- United Way Investor and Volunteer
- Volunteer on the United Way Community Investment Committee
- United Way Emerging Leader
What is one lesson you have learned? How did you learn it?
You can make a difference. Read a favorite children’s storybook to a group of young children at a daycare. Their smiles become yours. Be a lunchroom buddy to a student at the elementary school. Let them know someone cares. Deliver a hot meal to a lonely house bound senior and stay a few minutes to listen to a story.
They matter. Start a neighborhood bike shop and teach the kids how to fix bikes. Teach a skill. Start a non-perishable drive with your office mates and donate the items to a local food pantry. A family will go to sleep with full stomachs. Donate your time and help provide a roof overhead to a family through Home for Habitat. Help plant vegetables at a neighborhood garden. Find your passion and strengths and make a difference.
How has your life experience made you the leader you are today?
My parents are hardworking people. Dad worked three jobs and my mom worked two when I was young.
My dad vowed to provide a better childhood to us than his. He did whatever it took to get the job done.
I grew up knowing that helping others was an important part of who I am. My family opened their home to those that needed it. They sponsored children from Mexico. I volunteered at a nursing home. These life experiences make me who I am as a leader. I am a servant leader. I work smart. Helping others become a better version of themselves fuels me. I sincerely care about those that I interact with.
What advice do you have for women trying to build their professional careers?
Find a mentor or a coach. It can be a leader within your company or an outside source. Be open to learning every day. Read Read Read. There are so many great books available. The United Way Emerging Leaders program is a talented group that all should join. Attend leadership conferences. Learn through experiences. Also, know that there will be ebbs and flows with your family time and career. At times your career will require more of your time. And other times, the family will need you. And it’s ok. Understand it’s a blend. No shame. No guilt. Be present in the moment.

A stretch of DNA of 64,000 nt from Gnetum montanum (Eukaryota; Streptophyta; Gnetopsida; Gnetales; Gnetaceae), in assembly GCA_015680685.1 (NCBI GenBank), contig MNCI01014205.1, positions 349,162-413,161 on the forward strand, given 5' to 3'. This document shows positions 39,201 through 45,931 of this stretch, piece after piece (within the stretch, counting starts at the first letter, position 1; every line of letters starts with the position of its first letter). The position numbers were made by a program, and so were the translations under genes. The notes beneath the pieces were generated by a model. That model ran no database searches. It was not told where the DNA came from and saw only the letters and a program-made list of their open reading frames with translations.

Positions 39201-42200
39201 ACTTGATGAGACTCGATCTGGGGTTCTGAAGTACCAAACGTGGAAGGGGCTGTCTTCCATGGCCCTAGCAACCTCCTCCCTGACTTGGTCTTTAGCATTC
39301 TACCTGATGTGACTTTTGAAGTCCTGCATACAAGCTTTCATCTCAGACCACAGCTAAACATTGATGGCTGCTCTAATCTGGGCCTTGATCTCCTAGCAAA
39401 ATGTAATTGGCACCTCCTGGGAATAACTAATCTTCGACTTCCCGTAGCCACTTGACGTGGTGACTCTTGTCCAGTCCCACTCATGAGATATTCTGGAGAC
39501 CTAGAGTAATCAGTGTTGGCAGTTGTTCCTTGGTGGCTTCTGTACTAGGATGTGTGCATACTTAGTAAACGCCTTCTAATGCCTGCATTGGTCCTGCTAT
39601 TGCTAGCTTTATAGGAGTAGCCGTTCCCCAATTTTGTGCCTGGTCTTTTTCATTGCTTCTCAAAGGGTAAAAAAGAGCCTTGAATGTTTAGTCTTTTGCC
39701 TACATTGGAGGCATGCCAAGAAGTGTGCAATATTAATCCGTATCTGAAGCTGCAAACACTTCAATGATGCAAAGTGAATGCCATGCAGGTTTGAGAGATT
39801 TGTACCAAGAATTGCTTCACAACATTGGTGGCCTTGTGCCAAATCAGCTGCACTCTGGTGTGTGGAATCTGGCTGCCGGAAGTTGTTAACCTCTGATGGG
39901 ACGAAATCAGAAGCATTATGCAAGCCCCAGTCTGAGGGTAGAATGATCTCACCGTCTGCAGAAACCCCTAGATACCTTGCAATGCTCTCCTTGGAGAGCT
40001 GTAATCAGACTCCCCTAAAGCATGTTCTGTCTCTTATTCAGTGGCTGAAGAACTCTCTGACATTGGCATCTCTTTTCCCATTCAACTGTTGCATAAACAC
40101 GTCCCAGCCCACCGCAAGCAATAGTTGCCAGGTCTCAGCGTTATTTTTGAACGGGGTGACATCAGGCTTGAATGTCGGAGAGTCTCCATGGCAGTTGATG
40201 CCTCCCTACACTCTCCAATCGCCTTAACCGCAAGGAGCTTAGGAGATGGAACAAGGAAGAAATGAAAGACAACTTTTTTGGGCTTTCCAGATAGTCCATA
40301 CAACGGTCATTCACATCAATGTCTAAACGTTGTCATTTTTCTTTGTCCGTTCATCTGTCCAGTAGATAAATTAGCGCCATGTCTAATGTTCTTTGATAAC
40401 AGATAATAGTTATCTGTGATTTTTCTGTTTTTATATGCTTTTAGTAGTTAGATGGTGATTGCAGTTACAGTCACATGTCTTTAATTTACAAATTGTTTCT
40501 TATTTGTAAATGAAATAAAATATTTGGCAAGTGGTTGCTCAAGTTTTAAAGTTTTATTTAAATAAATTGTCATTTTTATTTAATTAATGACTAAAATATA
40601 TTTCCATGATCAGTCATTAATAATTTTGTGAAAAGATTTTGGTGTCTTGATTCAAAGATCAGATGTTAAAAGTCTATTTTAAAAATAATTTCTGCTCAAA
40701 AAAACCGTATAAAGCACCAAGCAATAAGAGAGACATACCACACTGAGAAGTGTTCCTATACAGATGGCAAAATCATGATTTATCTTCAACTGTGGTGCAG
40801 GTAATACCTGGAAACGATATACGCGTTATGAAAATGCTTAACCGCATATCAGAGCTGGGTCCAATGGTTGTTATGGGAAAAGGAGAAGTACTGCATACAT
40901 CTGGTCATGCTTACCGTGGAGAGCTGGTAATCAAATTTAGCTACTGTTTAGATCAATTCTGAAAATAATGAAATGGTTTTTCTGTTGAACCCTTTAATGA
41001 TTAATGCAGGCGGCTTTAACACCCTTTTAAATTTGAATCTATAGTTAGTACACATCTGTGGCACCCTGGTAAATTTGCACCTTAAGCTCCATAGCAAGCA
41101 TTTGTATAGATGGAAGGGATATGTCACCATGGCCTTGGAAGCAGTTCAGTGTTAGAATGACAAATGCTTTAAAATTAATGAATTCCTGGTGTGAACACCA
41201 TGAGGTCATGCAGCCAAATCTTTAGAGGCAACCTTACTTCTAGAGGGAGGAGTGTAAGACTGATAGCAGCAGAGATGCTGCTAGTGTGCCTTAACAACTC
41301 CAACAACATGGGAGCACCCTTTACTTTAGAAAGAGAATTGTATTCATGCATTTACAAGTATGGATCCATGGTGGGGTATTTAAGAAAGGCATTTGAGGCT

You recently retired from Scheels after 30+ years – as you look back, what do you wish you knew when you started?
I didn’t have a mentor/coach at the beginning of my career and it took me a bit before I got the courage to find one. It wasn’t until I attended a Scheels Women’s Leadership Summit and heard all the amazing speakers share their stories that I told myself – I want to share my story. So this late bloomer found a coach and never looked back. She helped me acknowledge that I’m a servant leader and I have value. She pushed me to tell my story.
How did your experience as a United Way volunteer impact and change your outlook on the community?
If you haven’t participated in the United Way “A Day in the Life Perspective on Poverty,” I suggest that you do. The event is an interactive experience that immerses you in the life of someone who is living in poverty. It allows you to go through real-life scenarios in the role of someone living in poverty – you take on their identity and live life and make decisions giving the experience of being the shoes of someone who lives in poverty day today. I learned so much about our community and how there are thousands of people who need assistance and the decisions and struggles they face. I have a new appreciation for those that are doing everything they can to have a better life. For themselves and their children. And I want to be a part of that. I want to be a part of the solution to the challenges they face and will do whatever it takes to get the job done, and that is exactly what United Way does.